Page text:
It is crucial to understand the central role that Jews played in medieval Christian thinking, for a number of reasons—among them, the fact that Jews and Muslims were linked in the minds of medieval Christians as nefarious co-conspirators. One simply cannot talk of Muslim monsters without Jewish ones. As characters in the medieval imaginaire, they often appeared together. Jews were blamed for Christ’s death and many ills that befell Christian communities, a seemingly endless list of calamities including crop failures, plagues, and foreign invasions. Visually, Jews were portrayed as cannibals, murderers, demons, and monsters.

In one painting, a Jew-Dragon consumes humans in an underground lair. European Jews were also cast as non-monstrous villains, most commonly as the murderers of Christ and countless other Christian innocents. Medieval narratives claimed that Jews kidnapped, murdered, and ate Christian children, fantasies portrayed in paintings from the Middle Ages onward. Jewish men often appeared in paintings harassing Christ before his crucifixion and behaving similarly at the execution of saints. In bestiaries, Jews appear in the form of anti-Semitic hate signs, including the foxes and hyenas shown hunting the birds that represent Christ and his followers.

These expressions of hate toward Christianity’s “internal” enemy are strongly implicated in the manufacturing of Muslim monsters, in particular, in the Black Saracen and cynocephalie, and later in paintings of the Crucifixion that feature Jewish and Muslim onlookers. The creation of medieval Jewish and Muslim imaginaries is due in part to Christians’ efforts to understand themselves as a community.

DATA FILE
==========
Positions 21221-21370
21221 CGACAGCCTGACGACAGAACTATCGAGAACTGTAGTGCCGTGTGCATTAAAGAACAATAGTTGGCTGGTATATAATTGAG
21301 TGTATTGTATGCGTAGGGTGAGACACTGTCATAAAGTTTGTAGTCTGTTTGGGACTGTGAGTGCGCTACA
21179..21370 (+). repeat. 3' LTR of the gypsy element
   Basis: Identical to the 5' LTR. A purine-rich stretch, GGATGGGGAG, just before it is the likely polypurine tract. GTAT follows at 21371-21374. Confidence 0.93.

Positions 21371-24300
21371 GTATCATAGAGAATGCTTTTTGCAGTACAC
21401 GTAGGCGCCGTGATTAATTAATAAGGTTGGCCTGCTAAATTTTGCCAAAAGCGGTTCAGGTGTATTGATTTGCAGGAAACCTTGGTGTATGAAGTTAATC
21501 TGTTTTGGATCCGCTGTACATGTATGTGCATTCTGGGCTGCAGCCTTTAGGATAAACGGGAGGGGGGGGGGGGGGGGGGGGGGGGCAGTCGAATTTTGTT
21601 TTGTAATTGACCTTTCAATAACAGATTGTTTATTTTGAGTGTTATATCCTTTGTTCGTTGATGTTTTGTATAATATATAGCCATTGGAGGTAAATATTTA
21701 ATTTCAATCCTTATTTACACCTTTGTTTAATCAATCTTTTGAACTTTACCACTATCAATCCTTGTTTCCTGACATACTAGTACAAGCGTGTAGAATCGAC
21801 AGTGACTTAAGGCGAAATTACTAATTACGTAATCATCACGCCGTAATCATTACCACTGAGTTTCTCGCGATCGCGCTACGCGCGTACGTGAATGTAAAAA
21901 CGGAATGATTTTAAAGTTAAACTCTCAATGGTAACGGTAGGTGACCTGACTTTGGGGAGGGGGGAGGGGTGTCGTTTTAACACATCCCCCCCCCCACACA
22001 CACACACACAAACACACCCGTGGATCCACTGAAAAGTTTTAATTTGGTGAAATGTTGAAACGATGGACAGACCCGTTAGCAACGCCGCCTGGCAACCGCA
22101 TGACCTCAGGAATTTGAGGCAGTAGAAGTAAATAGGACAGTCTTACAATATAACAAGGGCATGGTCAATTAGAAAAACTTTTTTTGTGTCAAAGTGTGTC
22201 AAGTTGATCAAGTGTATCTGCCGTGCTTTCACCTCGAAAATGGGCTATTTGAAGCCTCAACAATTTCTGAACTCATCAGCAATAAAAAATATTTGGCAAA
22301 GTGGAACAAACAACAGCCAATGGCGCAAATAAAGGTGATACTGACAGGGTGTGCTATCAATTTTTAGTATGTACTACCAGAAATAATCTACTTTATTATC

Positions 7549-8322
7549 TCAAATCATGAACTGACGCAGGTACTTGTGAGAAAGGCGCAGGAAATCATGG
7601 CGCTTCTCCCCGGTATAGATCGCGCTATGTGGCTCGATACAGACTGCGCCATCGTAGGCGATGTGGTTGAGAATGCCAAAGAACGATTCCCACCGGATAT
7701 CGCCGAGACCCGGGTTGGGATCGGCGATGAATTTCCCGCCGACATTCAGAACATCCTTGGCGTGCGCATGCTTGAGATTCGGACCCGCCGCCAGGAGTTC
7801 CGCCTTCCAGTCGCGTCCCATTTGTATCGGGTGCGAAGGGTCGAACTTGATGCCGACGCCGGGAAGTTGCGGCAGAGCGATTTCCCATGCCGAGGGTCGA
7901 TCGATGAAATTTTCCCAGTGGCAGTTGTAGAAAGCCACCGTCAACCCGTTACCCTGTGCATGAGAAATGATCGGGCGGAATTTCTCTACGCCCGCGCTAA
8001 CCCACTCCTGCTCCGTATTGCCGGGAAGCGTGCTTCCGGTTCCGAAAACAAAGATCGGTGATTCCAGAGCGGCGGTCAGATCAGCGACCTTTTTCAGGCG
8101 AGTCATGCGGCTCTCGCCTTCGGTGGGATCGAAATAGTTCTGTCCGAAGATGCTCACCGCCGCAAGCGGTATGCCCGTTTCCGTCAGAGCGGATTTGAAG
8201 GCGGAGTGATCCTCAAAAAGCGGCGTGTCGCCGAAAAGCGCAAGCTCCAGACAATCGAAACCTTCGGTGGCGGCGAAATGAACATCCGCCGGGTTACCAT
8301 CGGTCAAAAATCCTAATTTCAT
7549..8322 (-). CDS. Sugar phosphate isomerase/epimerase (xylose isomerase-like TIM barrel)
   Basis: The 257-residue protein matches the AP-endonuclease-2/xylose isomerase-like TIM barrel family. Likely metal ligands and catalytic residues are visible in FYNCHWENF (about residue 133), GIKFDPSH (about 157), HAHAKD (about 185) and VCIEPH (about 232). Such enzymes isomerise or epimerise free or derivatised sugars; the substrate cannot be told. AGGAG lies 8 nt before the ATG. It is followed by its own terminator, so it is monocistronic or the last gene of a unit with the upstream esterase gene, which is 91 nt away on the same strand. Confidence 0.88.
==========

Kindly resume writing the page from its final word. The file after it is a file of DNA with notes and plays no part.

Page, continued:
According to Steven Kruger, both Jews and Muslims “stood in simultaneous proximity and distance from the Western European Christian; that is, in positions that guaranteed them a certain ideological and emotional significance within the processes of self-definition.” This resulted in fantasies of a Jewish-Muslim conspiracy in which the enemies of Christendom cooperate as agents of Satan, intent on overturning God’s order on earth through military invasion, trickery, and magic.

The characterization of Jews and Muslims as evil connivers is well established in the scholarship: The Christian net for the capture of Jews and other agents of Satan was spread wide to draw within it Saracens as well, for were they not also obviously in league with and abetted by the Jews? Moslem incursions at various times were, in fact, construed as forms of Jewish sabotage. All of this is but part of a larger phenomenon, or fantasy, in which the Saracens themselves were identified as demons, as Antichrist (so we have seen), but, more to the point, were believed to be in league with the Jews, even thought, for example, to have assisted them in the Crucifixion.

Norman Cohn posits, in the face of this miraculous cooperation of Jews and Saracens in the popular demonology of the Middle Ages and Renaissance, that the only reason Christians were somewhat more obsessed with Jews was that they “lived scattered through Christian Europe. ... The Antichrist was often tied to Jewish and Muslim figures in theology, literature, and art. This was, after all, part of how Christians defined themselves against communities that stood in opposition for one reason or another. As Jeffrey Jerome Cohen puts it, “the classification of the Jews together with the Muslims” was one of the major “subsets in a larger genus of hermeneutically constructed infidels who undermined the unity of the Christian faith.”